During my senior year in high school, my classmates chose me as “most likely to succeed”. I remember how honored I felt, and also how surreal it was to hear all the adults speaking to us as “tomorrow’s leaders”, “the future of our country”, and on and on. Wow – could we live up to all this promise?
I financed my college years in large part by playing piano for voice lessons. I went to school at Indiana University, which boasts a world-class music school. I never aspired to attend the school (well, I did take lessons one semester – more on that another time), but I was just fine-n-dandy for accompanying. I spent many hours in the studios of world-famous singers, the walls often plastered with posters of their performances across Europe. They were an eccentric group to be sure, but wow – to be in the presence of such greatness was a thrill!
Also during college, I ushered at the auditorium, mainly as a poor college student’s way to see shows for free. I remember standing just 3 feet from Liberace as he walked out the back door from the auditorium to his waiting limo. Ahh, greatness so close, yet again.
Then last fall, I had the joy of watching Sarah Palin speak, albeit at the distance of half a coliseum away and across the heads of thousands. But no matter – I was still close to greatness.
Will I ever achieve greatness? Sometimes I wonder.
I’ve come to the conclusion that I will, but probably not the type of greatness I would have envisioned 20 years ago.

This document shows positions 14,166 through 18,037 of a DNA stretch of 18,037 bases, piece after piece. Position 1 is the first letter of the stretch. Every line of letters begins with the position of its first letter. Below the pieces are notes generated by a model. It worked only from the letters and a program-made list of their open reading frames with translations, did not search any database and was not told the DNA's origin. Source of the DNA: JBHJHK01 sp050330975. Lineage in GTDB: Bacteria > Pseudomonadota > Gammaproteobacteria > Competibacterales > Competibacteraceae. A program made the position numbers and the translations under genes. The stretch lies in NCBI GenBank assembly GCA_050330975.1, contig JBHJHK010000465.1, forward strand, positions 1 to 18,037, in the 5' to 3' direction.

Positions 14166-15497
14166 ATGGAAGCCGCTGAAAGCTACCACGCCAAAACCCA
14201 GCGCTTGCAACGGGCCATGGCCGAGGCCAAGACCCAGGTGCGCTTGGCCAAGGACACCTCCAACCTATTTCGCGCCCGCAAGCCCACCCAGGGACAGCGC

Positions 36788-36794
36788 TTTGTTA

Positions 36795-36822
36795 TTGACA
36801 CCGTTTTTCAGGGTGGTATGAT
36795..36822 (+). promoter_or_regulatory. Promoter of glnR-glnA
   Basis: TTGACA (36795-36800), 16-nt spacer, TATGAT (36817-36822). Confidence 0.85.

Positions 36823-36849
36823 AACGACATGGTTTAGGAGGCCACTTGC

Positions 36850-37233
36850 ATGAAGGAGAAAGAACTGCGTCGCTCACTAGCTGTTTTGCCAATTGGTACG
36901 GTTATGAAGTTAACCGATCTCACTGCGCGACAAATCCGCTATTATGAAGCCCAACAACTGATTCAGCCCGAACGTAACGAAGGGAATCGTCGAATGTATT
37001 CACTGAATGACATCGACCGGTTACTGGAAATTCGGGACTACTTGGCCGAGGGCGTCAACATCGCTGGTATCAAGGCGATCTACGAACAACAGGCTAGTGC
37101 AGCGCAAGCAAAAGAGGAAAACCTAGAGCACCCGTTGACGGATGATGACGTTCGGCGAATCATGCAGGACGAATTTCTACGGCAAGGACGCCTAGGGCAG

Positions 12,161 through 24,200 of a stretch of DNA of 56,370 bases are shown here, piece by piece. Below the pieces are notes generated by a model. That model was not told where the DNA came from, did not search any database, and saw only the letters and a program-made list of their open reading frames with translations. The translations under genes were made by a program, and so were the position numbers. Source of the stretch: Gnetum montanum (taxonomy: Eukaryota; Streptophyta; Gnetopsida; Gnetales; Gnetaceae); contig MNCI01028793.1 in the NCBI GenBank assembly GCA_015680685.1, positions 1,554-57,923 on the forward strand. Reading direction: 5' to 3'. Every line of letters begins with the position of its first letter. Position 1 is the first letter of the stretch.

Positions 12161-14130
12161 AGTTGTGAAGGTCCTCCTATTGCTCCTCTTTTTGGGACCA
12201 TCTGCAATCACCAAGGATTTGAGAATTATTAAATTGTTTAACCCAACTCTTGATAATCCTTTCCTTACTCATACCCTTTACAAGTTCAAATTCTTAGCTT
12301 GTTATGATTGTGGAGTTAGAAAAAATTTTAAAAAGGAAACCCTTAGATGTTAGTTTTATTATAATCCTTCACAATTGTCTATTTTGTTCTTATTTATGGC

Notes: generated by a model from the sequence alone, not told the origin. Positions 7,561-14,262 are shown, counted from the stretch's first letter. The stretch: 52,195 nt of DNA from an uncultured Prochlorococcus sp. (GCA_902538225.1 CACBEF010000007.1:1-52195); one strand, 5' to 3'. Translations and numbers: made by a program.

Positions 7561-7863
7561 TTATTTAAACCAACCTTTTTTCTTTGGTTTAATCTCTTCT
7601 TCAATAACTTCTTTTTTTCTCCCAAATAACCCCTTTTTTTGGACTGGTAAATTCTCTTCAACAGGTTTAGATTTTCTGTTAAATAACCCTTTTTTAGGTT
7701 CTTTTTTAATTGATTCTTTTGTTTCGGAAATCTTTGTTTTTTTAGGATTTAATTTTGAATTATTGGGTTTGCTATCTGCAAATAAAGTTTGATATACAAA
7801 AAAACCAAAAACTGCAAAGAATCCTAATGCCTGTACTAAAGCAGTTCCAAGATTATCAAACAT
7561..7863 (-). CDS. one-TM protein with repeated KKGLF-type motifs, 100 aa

No, my greatness will come from lives touched. My eight years of teaching produced many small moments of greatness. And most of all, my eleven years of parenting have produced more greatness than I could have imagined.
So, I’m not expecting a phone call from Barack Obama seeking my advice (although you know I have plenty I’d share with him!), nor am I expecting to show up on any of 2008’s “Best Of” lists. But to know that because of me, the world will enjoy three lives full of goodness, caring and intelligence, is a feeling of great satisfaction.
Years ago, when my girls were little, I took them to the zoo and an older lady asked if I planned to have more children. I told her no, feeling that she must be a little odd to ask that of a total stranger. But then she went on to say that she thought “good people” ought to have more children. Although it was phrased oddly, I know what she means. The world can use all the hardworking, kind, helpful people it can get.
I’m happy to have contributed to that, in my own way … although my classmates may wish they could re-do their vote!